Working on a book I'm writing for Fortress called, A New Perspective on Hebrews. This morning I wrote the following in relation to D. A. Carson's two volume project, Justification and Variegated Nomism:
No doubt there is some validity to this element of Carson’s critique. We cannot
assume that the attitude of each Jewish individual and group toward the Law was
uniform or consistent. Indeed, we cannot
assume that Paul’s own rhetoric toward the Jewish Law can be easily systematized
into a neat theology.  At the same time, Carson and those like him clearly have their own theological axes to grind. His base camp is set in a particular Christian theology whose evaluative lens may or may not be appropriate for Paul, let alone for Jewish literature. For example, his understanding of what constitutes “merit theology” is arguably more a matter of
the Protestant Reformer John Calvin than Paul himself. 
 The plethora of books and positions on Paul and the Law argues quite strongly to the contrary. For one failed attempt of a diverse group of scholars to come to such a consensus, see Paul and the Mosaic Law.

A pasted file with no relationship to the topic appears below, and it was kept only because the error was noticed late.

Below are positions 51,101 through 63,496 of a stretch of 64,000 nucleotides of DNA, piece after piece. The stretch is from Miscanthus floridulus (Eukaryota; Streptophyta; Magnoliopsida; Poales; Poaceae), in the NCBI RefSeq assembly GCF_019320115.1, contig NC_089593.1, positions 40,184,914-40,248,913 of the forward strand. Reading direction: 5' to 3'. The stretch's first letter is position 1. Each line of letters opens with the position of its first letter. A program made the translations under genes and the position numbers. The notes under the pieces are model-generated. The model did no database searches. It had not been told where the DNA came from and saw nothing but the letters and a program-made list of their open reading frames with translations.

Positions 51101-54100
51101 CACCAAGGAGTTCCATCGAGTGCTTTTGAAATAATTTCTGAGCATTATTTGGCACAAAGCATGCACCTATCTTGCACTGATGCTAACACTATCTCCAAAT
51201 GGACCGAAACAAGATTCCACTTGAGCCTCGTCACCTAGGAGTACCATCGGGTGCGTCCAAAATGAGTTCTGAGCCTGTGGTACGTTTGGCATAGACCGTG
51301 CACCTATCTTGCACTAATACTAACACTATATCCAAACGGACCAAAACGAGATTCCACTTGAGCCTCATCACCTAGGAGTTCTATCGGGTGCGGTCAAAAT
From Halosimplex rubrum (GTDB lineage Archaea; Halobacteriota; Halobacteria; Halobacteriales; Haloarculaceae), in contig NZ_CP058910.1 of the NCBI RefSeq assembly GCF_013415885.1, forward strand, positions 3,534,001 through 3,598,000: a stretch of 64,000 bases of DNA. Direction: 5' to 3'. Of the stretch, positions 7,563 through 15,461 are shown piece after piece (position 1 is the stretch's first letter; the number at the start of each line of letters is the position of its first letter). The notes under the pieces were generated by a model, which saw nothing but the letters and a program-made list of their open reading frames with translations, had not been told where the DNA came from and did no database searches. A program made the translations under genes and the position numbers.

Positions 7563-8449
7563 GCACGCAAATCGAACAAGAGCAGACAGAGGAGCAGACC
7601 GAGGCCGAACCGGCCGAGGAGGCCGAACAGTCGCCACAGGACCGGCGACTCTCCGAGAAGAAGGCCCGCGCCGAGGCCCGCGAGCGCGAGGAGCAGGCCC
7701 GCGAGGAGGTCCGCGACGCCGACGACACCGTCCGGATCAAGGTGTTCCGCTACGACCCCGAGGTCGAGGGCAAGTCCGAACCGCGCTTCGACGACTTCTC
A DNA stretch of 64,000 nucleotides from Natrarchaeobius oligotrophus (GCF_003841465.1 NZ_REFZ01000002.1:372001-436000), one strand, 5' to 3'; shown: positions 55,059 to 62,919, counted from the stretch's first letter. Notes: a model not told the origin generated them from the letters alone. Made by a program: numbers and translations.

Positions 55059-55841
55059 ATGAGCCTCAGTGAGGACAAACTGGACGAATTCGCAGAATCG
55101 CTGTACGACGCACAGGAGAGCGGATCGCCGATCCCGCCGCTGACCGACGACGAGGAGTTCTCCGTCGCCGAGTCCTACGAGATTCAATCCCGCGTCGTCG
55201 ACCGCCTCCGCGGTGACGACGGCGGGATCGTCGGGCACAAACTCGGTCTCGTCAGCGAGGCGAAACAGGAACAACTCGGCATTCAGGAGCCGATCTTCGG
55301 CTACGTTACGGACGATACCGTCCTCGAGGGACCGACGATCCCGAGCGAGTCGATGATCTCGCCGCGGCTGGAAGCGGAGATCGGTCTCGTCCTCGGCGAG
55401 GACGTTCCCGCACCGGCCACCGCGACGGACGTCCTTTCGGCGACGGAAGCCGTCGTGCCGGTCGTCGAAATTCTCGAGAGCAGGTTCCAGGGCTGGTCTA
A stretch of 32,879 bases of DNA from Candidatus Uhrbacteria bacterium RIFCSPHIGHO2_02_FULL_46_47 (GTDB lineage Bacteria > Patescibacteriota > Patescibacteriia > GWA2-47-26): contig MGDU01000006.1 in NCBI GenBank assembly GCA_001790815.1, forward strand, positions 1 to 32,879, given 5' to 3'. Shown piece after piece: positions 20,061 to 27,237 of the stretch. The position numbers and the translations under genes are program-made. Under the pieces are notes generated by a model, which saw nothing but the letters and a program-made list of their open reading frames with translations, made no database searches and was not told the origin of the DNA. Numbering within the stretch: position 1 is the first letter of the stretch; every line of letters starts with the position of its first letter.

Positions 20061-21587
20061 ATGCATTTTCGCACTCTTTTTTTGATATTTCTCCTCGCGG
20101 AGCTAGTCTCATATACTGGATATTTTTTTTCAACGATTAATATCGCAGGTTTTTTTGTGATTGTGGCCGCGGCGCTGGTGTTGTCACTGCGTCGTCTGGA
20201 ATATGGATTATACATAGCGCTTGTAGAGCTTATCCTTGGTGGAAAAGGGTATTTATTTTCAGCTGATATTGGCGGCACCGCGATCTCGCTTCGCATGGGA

In particular, Carson’s theology leads him to consider anything but “monergism” as a theology of “works righteousness” and “merit theology.” Monergism is the idea that human will plays no part in an individual’s righteousness before God. What if, however, Paul’s own theology proves to be “synergistic” in Carson's terms, involving a necessity of works to be finally justified (e.g., 2 Cor. 5:10) and a cooperation of human will with divine will? In that case, not only Second Temple Jewish literature proves to espouse a merit theology, but the New Testament itself. In that case, Carson’s bold project not only proves to have a lackluster result—the essays constitute only minor rather than major critiques of Sanders’ work. In that case, the project itself proves to be fundamentally unsuccessful.